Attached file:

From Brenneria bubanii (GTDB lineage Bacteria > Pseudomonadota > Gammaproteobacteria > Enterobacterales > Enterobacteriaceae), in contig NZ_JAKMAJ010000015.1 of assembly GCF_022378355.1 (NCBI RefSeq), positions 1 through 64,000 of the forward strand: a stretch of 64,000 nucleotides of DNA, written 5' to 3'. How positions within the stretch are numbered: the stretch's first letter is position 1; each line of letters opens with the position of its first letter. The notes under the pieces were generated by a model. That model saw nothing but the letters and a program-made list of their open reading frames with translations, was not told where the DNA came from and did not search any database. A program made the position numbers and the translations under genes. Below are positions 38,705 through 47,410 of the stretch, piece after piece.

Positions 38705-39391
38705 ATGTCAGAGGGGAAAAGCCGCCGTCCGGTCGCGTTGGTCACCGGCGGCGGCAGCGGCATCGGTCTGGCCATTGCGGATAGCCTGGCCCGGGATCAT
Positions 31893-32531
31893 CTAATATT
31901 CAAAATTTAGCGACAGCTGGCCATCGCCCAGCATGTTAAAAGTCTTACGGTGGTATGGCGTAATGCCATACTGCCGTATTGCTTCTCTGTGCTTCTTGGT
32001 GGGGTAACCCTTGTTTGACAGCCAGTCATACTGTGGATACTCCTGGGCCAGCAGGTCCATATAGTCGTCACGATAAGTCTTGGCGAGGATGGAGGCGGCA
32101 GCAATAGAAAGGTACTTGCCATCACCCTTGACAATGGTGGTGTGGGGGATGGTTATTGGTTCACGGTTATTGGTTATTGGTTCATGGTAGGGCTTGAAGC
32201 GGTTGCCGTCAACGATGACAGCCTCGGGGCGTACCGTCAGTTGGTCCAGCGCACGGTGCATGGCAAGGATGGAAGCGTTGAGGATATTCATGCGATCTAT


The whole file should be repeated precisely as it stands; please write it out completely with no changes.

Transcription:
From Brenneria bubanii (GTDB lineage Bacteria > Pseudomonadota > Gammaproteobacteria > Enterobacterales > Enterobacteriaceae), in contig NZ_JAKMAJ010000015.1 of assembly GCF_022378355.1 (NCBI RefSeq), positions 1 through 64,000 of the forward strand: a stretch of 64,000 nucleotides of DNA, written 5' to 3'. How positions within the stretch are numbered: the stretch's first letter is position 1; each line of letters opens with the position of its first letter. The notes under the pieces were generated by a model. That model saw nothing but the letters and a program-made list of their open reading frames with translations, was not told where the DNA came from and did not search any database. A program made the position numbers and the translations under genes. Below are positions 38,705 through 47,410 of the stretch, piece after piece.

Positions 38705-39391
38705 ATGTCAGAGGGGAAAAGCCGCCGTCCGGTCGCGTTGGTCACCGGCGGCGGCAGCGGCATCGGTCTGGCCATTGCGGATAGCCTGGCCCGGGATCAT
Positions 31893-32531
31893 CTAATATT
31901 CAAAATTTAGCGACAGCTGGCCATCGCCCAGCATGTTAAAAGTCTTACGGTGGTATGGCGTAATGCCATACTGCCGTATTGCTTCTCTGTGCTTCTTGGT
32001 GGGGTAACCCTTGTTTGACAGCCAGTCATACTGTGGATACTCCTGGGCCAGCAGGTCCATATAGTCGTCACGATAAGTCTTGGCGAGGATGGAGGCGGCA
32101 GCAATAGAAAGGTACTTGCCATCACCCTTGACAATGGTGGTGTGGGGGATGGTTATTGGTTCACGGTTATTGGTTATTGGTTCATGGTAGGGCTTGAAGC
32201 GGTTGCCGTCAACGATGACAGCCTCGGGGCGTACCGTCAGTTGGTCCAGCGCACGGTGCATGGCAAGGATGGAAGCGTTGAGGATATTCATGCGATCTAT